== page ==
Author's Note: January marks a new year and perhaps a new beginning for the U.S and for us. To mark the occasion, "Recounting the Vote" speaks of fears and "System Restore" of hope. The latter can also be found in The Story of the Milkman and Other Poems (Truth Serum Press) and is included in In the Muddle of the Night, co-written by Betsy Mars, to be published by Arroyo Seco Press.
Recounting the Vote
These days the sun goes down too soon and the leaves come as waves and settle in puddles so pretty we want to drag our feet as we did once, on our way to vote with mom, who reminds us we’ll ruin our school-shoes, and wasn’t she right? Now, no longer our frivolous former selves, heedless of the approaching night, we lift our feet and chide ourselves for all we’ve wanted—just a little more light. Still we do nothing to slow time’s passing, stop the sun as it falls into the trees, end another day, thank the almighty’s penchant for providing and letting us along for the ride. Years later, and still we pull the curtain closed and choose like innocents— then always arrive sort of nowhere, except for this odd moment we buy the myth whole, the imagined peace and quiet of our lives. Still, there are people out beyond this grammar school gym— 70 million, by last count—convinced we’re so wrong, and some eager to do us harm—our feuding kin. Try as we might to stay open to possibility— a new world, promised and maybe now delivered, they wait for the sun to go down, disguised as the shadows of trees, Cossacks who follow us home. The slow clomping of their horses on cobblestone makes a throbbing sound.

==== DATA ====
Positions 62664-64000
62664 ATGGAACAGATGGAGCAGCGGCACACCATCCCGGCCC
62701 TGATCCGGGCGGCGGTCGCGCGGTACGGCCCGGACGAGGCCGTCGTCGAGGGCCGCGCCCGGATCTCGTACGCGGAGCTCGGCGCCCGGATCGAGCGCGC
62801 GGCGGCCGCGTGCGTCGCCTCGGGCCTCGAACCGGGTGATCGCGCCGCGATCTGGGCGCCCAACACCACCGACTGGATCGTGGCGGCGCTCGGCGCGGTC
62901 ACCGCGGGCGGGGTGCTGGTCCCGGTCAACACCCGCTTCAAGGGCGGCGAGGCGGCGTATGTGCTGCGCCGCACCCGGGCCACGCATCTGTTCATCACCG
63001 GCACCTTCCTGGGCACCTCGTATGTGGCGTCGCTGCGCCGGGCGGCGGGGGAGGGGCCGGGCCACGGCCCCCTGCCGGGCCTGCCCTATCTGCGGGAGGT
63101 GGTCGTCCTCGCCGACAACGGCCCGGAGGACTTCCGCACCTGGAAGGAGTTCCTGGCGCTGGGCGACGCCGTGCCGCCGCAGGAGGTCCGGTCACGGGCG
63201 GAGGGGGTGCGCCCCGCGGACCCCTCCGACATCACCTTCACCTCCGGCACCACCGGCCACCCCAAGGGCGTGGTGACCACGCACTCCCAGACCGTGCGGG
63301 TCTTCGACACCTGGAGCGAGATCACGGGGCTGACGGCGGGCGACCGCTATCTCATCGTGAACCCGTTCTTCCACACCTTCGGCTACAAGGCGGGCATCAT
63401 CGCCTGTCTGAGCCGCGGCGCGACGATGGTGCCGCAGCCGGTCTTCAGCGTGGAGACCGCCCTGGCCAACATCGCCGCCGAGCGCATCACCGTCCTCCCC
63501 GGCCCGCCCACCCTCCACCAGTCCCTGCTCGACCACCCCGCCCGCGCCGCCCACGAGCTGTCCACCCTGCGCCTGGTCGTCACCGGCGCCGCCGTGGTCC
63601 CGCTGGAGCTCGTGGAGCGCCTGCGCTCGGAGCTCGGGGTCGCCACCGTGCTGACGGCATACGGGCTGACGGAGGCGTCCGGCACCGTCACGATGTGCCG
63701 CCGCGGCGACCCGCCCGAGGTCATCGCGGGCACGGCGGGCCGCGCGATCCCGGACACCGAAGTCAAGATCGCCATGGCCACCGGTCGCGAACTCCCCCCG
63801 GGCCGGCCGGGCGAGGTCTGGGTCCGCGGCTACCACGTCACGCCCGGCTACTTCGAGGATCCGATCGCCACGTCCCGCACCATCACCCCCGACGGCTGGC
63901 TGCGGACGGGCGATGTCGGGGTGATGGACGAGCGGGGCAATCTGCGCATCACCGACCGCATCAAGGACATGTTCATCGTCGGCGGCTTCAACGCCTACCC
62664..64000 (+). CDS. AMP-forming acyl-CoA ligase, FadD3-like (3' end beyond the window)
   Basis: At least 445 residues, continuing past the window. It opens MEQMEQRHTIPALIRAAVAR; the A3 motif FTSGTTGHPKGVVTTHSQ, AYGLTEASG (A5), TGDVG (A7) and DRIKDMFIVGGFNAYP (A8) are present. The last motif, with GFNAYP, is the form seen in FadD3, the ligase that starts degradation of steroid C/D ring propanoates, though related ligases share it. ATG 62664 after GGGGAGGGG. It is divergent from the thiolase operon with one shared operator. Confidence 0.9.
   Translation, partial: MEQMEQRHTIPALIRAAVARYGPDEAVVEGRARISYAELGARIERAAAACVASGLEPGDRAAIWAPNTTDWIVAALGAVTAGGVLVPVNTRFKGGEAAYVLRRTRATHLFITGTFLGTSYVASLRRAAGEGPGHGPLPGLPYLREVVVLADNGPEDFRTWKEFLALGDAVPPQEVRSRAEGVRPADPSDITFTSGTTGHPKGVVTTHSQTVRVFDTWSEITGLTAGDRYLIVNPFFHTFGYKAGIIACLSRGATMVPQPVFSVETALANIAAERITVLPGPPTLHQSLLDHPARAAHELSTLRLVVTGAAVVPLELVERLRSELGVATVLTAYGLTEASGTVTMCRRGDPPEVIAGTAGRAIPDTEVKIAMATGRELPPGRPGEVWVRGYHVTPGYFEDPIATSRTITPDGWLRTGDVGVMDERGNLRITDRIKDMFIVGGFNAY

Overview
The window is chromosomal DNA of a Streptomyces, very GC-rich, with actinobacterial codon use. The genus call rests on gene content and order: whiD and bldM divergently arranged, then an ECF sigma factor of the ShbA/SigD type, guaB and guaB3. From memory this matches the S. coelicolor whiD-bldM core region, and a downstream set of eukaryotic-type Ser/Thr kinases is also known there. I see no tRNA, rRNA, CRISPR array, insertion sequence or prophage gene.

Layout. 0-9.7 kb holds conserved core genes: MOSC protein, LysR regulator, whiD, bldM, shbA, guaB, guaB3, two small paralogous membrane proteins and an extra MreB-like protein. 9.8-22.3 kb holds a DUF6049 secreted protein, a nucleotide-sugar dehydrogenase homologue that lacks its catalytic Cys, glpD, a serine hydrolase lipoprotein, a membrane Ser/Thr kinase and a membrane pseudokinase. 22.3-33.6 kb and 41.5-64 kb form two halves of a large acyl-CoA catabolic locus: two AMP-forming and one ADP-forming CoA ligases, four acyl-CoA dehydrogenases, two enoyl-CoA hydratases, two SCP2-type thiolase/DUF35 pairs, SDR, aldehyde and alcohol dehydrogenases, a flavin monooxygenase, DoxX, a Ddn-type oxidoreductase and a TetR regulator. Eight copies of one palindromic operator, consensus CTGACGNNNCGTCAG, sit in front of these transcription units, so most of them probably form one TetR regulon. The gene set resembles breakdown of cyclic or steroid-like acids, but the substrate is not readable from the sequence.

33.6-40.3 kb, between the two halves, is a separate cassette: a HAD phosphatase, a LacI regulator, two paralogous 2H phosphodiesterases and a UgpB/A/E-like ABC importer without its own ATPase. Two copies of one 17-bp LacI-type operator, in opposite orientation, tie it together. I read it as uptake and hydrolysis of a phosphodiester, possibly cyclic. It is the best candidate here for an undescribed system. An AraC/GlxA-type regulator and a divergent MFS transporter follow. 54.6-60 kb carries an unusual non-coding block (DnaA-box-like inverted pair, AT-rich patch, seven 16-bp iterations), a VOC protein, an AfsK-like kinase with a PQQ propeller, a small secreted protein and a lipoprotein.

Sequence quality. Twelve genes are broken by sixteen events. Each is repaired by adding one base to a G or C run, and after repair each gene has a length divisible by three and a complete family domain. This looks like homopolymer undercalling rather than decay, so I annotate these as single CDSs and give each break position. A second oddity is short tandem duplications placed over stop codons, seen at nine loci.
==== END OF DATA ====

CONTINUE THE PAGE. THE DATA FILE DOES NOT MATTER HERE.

A feature in Microsoft Windows that allows the user to revert their computer's state . . . to that of a previous point in time, which can be used to recover from system malfunctions or other problems. Given the rate of decay— memory, word-recall, such a small percentage of what we’ve loved remains intact, even as we look in the mirror and examine the lines on the graph that is our face, or study photos of who we’ve been before parts had been removed and then the body stitched back together though never again made truly whole. No wonder we’ve come to rely on System Restore to find that one place from the great and false imagined past where we can settle and promise ourselves— and everyone we’ve ever loved— that this time we’ll try so much harder to make everything right.
Originally published in Sheila-Na-Gig Online
©2021 Alan Walowitz
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